Facebook, Twitter, texting, email…There are so many ways bullies can get to kids. Yvonne Walus explains what you need to know about cyberbullying.
What is cyberbullying?
This can be as simple as an insulting text message, making a hate-filled comment on social media, or posting an unflattering video. In short, it can be anything published digitally that’s aimed to hurt or humiliate another person. Cyber-bullying is bullying. Hiding behind a screen doesn’t make it less so.
What is the difference between physical and cyberbullying?
While physical bullying is typically confined to the schoolyard, cyber-bullying follows the victim home. This form of bullying launches an attack using a device meant for entertainment and socialising with friends.
Is cyberbullying illegal?
Research suggests that approximately one in three high school students have experienced cyber-bullying, and that figure is similar for primary school children. That’s why it’s now against the law to be a cyber-bully: The Harmful Digital Communications Act of 2015 covers all forms of damage spread through emails, texts, and social media posts. It sends a clear message that such behaviour is not acceptable and that there are consequences, including jail time.
As parents, we need to teach children that they need to report any bullying activity and not to retaliate by bullying the bully. We can help them gain self-confidence and discover who they are. Standing up for victims of hurtful behaviour is the key that will allow us to defeat this new culture of humiliation with a culture of kindness and empathy. R U OK? You were looking at your phone and crying. Someone is sending me really mean texts! I don’t know what 2 do now!
| In an emergency: Call 111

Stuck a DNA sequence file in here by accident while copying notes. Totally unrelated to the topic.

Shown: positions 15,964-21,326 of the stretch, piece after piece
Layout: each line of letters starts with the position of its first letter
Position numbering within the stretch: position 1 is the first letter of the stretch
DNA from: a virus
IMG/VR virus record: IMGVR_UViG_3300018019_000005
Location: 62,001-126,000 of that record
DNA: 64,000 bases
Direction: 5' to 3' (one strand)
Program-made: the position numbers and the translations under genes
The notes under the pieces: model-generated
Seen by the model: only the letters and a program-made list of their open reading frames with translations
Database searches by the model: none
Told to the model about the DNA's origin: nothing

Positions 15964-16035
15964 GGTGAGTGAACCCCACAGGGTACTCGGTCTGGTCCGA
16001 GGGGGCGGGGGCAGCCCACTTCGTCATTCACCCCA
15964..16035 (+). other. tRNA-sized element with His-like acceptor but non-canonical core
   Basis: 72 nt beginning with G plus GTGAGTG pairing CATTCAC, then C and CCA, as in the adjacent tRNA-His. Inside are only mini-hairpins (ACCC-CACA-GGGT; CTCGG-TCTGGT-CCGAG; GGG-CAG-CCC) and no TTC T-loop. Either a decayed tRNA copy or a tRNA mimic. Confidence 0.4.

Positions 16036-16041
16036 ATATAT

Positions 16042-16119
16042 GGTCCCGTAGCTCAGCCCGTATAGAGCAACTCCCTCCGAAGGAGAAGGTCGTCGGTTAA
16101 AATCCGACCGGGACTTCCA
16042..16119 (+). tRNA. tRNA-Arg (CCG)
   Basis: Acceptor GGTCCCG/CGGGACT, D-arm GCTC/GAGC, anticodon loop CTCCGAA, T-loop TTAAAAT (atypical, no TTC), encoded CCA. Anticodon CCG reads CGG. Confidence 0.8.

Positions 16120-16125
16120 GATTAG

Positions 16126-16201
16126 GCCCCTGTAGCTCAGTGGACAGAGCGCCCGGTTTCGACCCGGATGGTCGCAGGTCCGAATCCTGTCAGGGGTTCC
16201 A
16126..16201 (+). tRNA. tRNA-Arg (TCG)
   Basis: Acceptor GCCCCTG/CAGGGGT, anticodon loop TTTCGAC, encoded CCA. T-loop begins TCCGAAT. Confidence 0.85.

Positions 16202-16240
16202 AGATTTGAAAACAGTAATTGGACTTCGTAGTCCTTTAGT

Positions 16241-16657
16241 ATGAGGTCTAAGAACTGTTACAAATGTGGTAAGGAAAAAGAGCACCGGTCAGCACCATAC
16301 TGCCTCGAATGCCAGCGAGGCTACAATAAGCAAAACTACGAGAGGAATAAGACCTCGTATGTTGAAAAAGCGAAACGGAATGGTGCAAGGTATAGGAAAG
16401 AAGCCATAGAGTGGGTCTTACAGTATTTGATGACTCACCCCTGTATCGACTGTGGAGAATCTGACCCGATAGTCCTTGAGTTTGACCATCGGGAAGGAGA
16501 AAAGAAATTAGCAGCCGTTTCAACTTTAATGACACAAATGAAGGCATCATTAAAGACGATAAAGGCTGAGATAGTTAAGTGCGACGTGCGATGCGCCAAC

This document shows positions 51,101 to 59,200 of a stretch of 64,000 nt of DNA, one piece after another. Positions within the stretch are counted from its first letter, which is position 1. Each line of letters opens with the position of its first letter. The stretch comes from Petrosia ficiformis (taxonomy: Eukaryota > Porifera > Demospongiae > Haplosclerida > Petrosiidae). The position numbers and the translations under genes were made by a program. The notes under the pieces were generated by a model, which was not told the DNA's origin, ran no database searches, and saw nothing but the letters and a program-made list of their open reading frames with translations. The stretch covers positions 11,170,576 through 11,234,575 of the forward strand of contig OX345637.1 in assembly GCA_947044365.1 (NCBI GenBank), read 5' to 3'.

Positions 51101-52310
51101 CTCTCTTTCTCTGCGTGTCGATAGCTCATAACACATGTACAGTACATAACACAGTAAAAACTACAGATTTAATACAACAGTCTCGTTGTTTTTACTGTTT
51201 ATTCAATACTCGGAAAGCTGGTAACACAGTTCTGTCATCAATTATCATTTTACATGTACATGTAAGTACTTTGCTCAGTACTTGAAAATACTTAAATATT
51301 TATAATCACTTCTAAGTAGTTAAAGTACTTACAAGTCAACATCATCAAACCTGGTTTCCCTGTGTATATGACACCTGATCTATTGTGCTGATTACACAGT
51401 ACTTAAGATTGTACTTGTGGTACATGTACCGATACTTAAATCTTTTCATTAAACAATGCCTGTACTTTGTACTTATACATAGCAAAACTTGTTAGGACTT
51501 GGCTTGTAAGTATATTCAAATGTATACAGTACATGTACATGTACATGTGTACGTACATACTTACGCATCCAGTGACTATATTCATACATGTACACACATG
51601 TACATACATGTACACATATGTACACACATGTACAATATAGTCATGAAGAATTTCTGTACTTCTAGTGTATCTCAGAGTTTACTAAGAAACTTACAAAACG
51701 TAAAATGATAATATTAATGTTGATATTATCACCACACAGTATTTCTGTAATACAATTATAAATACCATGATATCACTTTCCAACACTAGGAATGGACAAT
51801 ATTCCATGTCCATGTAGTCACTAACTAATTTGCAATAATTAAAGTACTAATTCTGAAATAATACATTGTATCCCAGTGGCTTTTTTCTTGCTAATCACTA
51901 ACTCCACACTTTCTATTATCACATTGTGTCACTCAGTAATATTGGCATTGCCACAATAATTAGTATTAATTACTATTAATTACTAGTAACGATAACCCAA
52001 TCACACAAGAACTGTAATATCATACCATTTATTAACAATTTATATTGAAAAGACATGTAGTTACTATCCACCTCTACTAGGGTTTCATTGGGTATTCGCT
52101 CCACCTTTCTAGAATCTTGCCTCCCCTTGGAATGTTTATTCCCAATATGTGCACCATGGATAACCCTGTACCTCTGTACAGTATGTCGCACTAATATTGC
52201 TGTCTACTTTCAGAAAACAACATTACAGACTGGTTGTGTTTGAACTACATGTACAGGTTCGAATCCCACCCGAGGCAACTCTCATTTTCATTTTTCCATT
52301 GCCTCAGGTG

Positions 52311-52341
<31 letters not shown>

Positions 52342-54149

| Youthline: 0800 376 633, text 234 (available 24/7), or email firstname.lastname@example.org
|Kidsline: 0800 543 754 (available 24/7)
| Whatsup: 0800 942 8787 (1pm to 11pm)
| Rainbow Youth: (09) 376 4155 (weekdays 11am to 5pm)
| NetSafe: 0508 NETSAFE (0508 638 723) or theorb.org.nz
Ages & Stages
» All ages: If you’re being cyber-bullied, speak up. Bullies are not cool and their behaviour is not okay.
» Primary school: Kids struggle to understand what counts as cyber-bullying. Sometimes a child might say something that they don’t mean to be hurtful, or because they haven’t yet learned that online words may hit harder than words spoken face to face. Or they may not understand it’s wrong.
» Intermediate SCHOOL: “I didn’t know” is no longer an excuse. Children might experiment with saying mean things online on purpose, and it’s important they learn such behaviour is not on. Photos and videos taken in secret may accompany hurtful words.
» High school: Cyber-bullying might become sexually-flavoured, often bordering on sexual harassment. Photoshopped images may be used to belittle teenagers who are considered popular or successful.